Free-standing nanofins or pillar meta-atoms are the most common constituent building blocks in metalenses and metasurfaces in general. Here, we present an alternative metasurface geometry based on high aspect ratio via-holes. We design and characterize metalenses comprising ultradeep via-holes in 5 μm thick free-standing silicon membranes with hole aspect ratios approaching 30:1. These metalenses focus incident infrared light into a diffraction-limited spot. Instead of shaping the metasurface optical phase profile alone, we engineer both transmitted phase and amplitude profiles simultaneously by inverse-designing the lens effective index profile. This approach improves the impedance match between the incident and transmitted waves, thereby increasing the focusing efficiency. The holey platform increases the accessible aspect ratio of optical nanostructures without sacrificing mechanical robustness. The high nanostructure aspect ratio also increases the chromatic group delay range attainable, paving the way for a generation of high aspect ratio ruggedized flat optics, including large-area broadband achromatic metalenses.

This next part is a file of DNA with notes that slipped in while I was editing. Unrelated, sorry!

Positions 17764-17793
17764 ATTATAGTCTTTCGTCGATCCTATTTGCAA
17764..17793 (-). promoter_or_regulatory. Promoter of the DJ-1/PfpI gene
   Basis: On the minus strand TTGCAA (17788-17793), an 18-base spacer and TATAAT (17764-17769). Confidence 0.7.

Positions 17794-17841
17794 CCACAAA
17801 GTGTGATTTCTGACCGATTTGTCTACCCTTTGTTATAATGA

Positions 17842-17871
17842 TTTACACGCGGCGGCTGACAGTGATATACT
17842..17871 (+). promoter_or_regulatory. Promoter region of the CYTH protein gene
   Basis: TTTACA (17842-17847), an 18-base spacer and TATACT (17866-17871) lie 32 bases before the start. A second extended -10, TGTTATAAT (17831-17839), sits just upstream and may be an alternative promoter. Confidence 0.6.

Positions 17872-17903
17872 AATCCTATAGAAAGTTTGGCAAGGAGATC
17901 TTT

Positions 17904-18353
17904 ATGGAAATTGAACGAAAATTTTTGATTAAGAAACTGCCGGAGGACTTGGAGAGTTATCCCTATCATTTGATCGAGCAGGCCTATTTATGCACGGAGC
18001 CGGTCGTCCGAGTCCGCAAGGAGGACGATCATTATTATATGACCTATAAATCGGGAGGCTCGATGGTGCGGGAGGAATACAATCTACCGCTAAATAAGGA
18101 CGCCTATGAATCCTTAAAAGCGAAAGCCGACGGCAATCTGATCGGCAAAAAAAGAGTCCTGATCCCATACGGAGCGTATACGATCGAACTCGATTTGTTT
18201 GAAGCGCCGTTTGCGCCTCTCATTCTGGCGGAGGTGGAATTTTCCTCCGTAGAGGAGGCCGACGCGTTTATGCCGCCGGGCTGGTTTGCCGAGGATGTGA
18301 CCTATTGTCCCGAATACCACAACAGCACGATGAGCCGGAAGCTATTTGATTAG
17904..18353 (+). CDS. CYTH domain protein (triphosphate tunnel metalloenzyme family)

Optical phase singularities are zeros of a scalar light field. The most systematically studied class of singular fields is vortices: beams with helical wavefronts and a linear (1D) singularity along the optical axis. Beyond these common and stable 1D topologies, we show that a broader family of zero-dimensional (point) and two-dimensional (sheet) singularities can be engineered. We realize sheet singularities by maximizing the field phase gradient at the desired positions. These sheets, owning to their precise alignment requirements, would otherwise only be observed in rare scenarios with high symmetry. Furthermore, by applying an analogous procedure to the full vectorial electric field, we can engineer paraxial transverse polarization singularity sheets. As validation, we experimentally realize phase and polarization singularity sheets with heart-shaped cross-sections using metasurfaces. Singularity engineering of the dark enables new degrees of freedom for light-matter interaction and can inspire similar field topologies beyond optics, from electron beams to acoustics.